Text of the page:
August Newsletter

Telling people I’ve written a book

By Madison Hamill

 

MADDIE1 SmallI don’t like telling people I’ve written an essay collection. For one, I worry that when it’s published they might read it. They’ll find out things – about the time I got arrested for stealing tuna fish, about my sexuality, about everything embarrassing and confusing in my life. Luckily, outside the industry, people will rarely ask you what your book is about. If you are in the process of writing a book, they’ll say, ‘Oh, really? How far through are you? How much have you written?’ Sometimes they’ll follow this up with, ‘I started writing one too,’ and they’ll give you the rundown of their own plot. 

If you tell them your book is being published, there are some who’ll say, ‘Where will I be able to find it?’ and when you say, ‘In bookstores,’ they’ll reply, ‘Oh really? Real, actual bookstores?’ Sometimes I wonder if it’s only twenty-four-year-old women who get asked this question, or if all book publishing is suspect in the minds of the general public. 

Others will say very little, and when you ask them what they do, they’ll be embarrassed and introduce it with a disclaimer. ‘Oh, it’s nothing. It’s really very boring.’ 

Sometimes, though, I think about telling for petty reasons, like when people meet me in my capacity as a cleaner and assume that I do that full-time. 

The reality though, is that I am much more intimidated by the prospect of my book’s publication than anyone else is. But it did me more damage to have those stories burning through my subconscious, unwritten. Now they have form. Now, everything damaged will be packaged in success, like ripped denim on a runway. 

Madison Hamill is a Whitireia Publishing student for 2019. Specimen, her collection of personal essays – completed during her MA at the IIML – will be released by Victoria University Press next year.


A day in the life of a publishing student

By Gem MacDuff

 

GEM PICIt’s 9 am at Whitireia Polytechnic’s Te Auaha campus. Mojo’s coffee is grinding, the dancers are stretching, the beauticians are arriving in a waft of hairspray and the publishing students are eating breakfast over manuscripts and cover designs.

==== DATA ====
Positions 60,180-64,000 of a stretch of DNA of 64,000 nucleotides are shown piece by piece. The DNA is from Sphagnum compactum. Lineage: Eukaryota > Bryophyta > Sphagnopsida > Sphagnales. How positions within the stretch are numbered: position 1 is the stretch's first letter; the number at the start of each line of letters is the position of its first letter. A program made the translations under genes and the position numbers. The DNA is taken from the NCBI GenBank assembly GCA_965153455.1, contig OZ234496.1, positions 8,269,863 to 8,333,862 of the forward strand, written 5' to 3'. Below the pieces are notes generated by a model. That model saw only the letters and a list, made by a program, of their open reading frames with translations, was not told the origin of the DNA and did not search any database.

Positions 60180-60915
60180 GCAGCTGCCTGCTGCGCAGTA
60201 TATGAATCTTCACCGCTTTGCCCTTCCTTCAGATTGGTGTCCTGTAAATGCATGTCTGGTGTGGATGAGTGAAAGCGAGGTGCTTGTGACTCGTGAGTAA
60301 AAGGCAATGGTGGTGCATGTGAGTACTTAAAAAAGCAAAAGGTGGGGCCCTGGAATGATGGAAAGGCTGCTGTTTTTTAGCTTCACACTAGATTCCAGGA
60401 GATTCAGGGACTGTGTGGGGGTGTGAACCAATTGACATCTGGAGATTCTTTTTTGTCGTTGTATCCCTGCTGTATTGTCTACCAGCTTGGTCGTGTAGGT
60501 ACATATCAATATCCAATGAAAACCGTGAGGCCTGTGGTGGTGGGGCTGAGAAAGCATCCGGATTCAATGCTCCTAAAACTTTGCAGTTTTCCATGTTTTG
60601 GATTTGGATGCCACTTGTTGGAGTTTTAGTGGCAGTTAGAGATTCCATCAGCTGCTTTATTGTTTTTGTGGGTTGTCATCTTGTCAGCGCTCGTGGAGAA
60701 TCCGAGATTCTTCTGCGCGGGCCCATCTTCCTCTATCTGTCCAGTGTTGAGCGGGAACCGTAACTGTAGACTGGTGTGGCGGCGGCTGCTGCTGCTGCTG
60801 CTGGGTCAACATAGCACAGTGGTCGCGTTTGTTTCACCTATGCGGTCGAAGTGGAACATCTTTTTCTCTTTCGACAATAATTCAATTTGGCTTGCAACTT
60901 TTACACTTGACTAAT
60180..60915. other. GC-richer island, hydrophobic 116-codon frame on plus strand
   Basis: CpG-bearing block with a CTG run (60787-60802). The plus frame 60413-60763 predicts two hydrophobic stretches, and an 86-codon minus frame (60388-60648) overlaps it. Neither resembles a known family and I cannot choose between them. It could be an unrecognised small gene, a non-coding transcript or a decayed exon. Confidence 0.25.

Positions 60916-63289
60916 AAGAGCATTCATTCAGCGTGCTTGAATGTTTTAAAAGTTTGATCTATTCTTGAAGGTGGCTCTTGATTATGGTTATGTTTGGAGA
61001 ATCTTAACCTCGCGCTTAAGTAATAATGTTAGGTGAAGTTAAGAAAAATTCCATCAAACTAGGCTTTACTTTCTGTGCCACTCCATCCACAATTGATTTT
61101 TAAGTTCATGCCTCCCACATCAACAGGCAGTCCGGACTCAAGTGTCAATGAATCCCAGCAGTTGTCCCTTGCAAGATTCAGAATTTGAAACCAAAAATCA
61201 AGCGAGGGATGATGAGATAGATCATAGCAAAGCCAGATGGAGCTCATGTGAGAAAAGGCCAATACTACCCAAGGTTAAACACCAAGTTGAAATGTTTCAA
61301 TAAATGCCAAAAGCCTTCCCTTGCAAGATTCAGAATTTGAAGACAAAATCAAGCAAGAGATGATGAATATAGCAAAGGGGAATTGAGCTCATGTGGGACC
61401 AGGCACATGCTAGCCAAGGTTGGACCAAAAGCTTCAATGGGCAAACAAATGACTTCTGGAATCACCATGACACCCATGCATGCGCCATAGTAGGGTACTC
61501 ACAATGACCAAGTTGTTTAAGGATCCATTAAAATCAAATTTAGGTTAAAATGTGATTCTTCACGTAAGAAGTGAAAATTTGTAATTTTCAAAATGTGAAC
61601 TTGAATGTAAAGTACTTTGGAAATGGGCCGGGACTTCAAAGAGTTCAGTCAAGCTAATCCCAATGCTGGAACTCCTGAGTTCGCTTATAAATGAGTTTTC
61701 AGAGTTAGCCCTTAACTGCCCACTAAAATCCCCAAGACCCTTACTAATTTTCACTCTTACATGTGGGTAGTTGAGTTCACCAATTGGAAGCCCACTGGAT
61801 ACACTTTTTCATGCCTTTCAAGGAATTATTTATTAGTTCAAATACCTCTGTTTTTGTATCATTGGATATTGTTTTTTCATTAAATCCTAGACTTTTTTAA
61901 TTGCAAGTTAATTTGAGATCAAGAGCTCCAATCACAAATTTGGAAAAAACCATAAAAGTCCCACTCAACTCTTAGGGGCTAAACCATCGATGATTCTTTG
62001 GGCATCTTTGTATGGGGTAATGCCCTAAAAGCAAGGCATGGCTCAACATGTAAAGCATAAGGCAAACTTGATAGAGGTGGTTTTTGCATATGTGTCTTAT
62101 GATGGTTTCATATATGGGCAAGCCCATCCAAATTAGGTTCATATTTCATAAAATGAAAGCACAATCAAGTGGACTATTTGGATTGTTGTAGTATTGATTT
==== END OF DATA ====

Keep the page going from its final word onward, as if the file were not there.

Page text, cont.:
A few early-morning emails fly between project teams and authors, media, printers, publishers and designers before we settle in for our first class of the day. Whether it be a guest speaker from the industry, our hands-on InDesign and Photoshop tutorials or one of our favourite lessons, marketing or editing, it’s sure to be both absorbing and challenging. A quick break in between classes allows our brains to cool down before we’re back to work. 

After lunch, it’s project time. We students each work on three-year-long projects, and this is where we exercise our newly acquired editing, marketing, typesetting and managing muscles. An Oxford comma here, a book launch date there; the building shudders and hums with the cadence of the performing arts students jumping around above us, and the music students playing Metallica. 

We meticulously typeset text, insert folios and footers into our master pages (albeit cursing occasionally when we have to panic-press Ctrl + Z), enhance images, correct grammar, design marketing posters or bookmarks, manage the project’s social media accounts and perhaps attend a few production meetings. At every stage, it’s exciting to see our projects coming together. 

When the day is done, we’ll devote an hour or two to an assignment or go out to a pub quiz together. Or maybe we’ll just stay home and read a book. 

Gem MacDuff is a Whitireia Publishing student, Class of 2019.


Hard sell vs soft sell 

By Elizabeth Heritage

 

ELIZABETH HERITAGE credit Tim McSweeney1 .jpg smallMy husband and I bought our house by shouting terrifyingly enormous numbers at strangers in a room. It is the biggest purchase of our lives, and we made it at auction.